27.07.14 There are many linguistic factors that stand behind the notion of a "difficult" book: learned words, bulky sentences, dialect, hybridized English, a dull plot, outdated vocabulary, etc. These factors include culturally specific proper names denoting geographical places, businesses, pubs, theatrical pieces, meals, furniture firms, dress articles, allusions to what 'everybody must know' and what not! Such a style hides a metonymical iceberg that few people are ready to tackle. What makes it easier to deal with is an interesting plot. One of the novels that illustrates the phenomenon I refer to is John Brain's famous novel "Room at the Top". Read it by all means!

29.06.14 Portugal is celebrating 800 years of its language  - Portuguese - now spoken by nearly 250 million people worldwide. The number of speakers is impressive. Still, the importance of the language is marked not so much by the number of native speakers as by number of people learning it as a foreign language.

24.06.14 Take notice of the expression in red. It's a culturally specific idiom that needs a complete reformulation of its constitutive parts to be translated into Russian: to lie in one's throat, to lie in one's teeth, to lie through one's teeth — бесстыдно лгать.

Dr. Paul Craig Roberts says:

"Since last autumn the US government has been lying through its teeth about Ukraine, blaming Russia for the consequences of Washington’s actions, and demonizing Putin exactly as Washington demonized Gaddafi, Saddam Hussein, Assad, the Taliban, and Iran. The presstitute media and the European capitals have seconded the lies and propaganda and repeat them endlessly. Consequently, the US public’s attitude toward Russia moved sharply negative.

How do you think Russia and China see this? Russia has witnessed NATO brought to its borders, a violation of the Reagan-Gorbachev understandings. Russia has witnessed the US pull out of the ABM treaty and develop a “star wars” shield. (Whether or not the shield would work is immaterial. The purpose of the shield is to convince the politicians and the public that Americans are safe.) Russia has witnessed Washington change the role of nuclear weapons in its war doctrine from deterrent to preemptive first strike. And now Russia listens to a daily stream of lies from the West and witnesses the slaughter by Washington’s vassal in Kiev of civilians in Russian Ukraine, branded “terrorists” by Washington, by such weapons as white phosphorus with not a peep of protest from the West".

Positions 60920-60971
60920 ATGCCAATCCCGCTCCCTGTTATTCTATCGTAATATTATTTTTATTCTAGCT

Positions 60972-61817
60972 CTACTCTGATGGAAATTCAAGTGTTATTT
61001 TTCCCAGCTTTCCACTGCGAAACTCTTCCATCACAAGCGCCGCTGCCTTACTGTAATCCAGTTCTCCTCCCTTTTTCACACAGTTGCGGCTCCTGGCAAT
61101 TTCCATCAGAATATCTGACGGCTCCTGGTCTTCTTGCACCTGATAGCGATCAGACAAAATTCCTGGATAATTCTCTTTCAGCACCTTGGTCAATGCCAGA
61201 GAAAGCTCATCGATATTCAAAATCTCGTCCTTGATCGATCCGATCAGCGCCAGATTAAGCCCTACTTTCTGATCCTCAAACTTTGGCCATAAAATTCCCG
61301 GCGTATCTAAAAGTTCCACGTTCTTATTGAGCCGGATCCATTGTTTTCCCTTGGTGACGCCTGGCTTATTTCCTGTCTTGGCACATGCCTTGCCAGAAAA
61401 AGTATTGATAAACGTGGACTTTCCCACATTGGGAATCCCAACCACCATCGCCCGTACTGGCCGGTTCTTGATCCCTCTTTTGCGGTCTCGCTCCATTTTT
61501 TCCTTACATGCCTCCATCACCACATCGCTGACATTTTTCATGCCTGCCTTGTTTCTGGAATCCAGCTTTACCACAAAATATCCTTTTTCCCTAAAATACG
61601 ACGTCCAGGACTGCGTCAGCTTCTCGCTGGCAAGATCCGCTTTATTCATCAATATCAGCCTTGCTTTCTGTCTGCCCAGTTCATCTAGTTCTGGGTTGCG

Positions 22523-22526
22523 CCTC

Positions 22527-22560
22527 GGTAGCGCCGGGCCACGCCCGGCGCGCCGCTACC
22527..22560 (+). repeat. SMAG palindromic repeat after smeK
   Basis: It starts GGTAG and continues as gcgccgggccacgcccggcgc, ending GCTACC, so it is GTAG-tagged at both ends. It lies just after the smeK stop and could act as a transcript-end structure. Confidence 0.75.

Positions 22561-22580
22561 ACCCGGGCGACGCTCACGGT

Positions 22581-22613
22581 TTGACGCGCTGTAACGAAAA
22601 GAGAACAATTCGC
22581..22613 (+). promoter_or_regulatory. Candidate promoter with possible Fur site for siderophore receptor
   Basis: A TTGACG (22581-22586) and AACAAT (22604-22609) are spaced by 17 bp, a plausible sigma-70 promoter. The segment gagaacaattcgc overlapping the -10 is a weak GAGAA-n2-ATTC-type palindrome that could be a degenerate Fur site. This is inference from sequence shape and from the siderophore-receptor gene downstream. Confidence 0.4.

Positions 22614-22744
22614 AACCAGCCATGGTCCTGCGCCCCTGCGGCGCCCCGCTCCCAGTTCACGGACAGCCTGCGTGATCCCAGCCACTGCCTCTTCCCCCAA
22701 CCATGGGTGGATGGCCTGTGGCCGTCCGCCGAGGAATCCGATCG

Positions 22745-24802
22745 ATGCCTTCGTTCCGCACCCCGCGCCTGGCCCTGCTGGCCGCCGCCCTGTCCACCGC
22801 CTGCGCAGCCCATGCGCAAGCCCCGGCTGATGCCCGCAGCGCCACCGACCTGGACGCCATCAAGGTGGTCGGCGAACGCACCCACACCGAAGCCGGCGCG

23.06.14  This is a claim to an "innovative" way of teaching English: "Most English schools and classes focus on grammar.   That is why most schools and classes get such poor results" (info@learnrealenglish.com)The origin of this claim is purely commercial. People are fond of listening to fairy-tales, especially if they promise them a much-admired haven for laziness. Never buy into it! Instead, make it your daily practice to get your teeth into Grammar.   Most schools and foreign languages departments get poor results just because of the opposite reasons: slam-bam-thank-you-Ma'm courses of grammar!!! To compensate for it you'd better start reading and learning grammar books on your own. Remember: this is a shortcut to good English! 

20.06.14  English has many colloquial expressions that may be used as shibboleth to identify a foreigner. The 7th chapter of "the Crusaders" by S. Heym describes the interrogation of a man who wears an American uniform and has American papers on him, but who fails to decode an abbreviation familiar to any GI and finally admits to his being a  German spy. The abbreviation is TS - from tough shit (a widely used colloquial idiom now: 1) Tough shit! — Ничего не поделаешь! Tough shit, buddy! — Что ж, тебе не повезло 2) You flunked the English exam? That's tough shit, fellow. I got kicked out altogether — Ты завалил английский? Мне бы твои заботы, приятель. Меня вообще выгнали tough shit tough shit (or titty) vulgar slang used to express a lack of sympathy with someone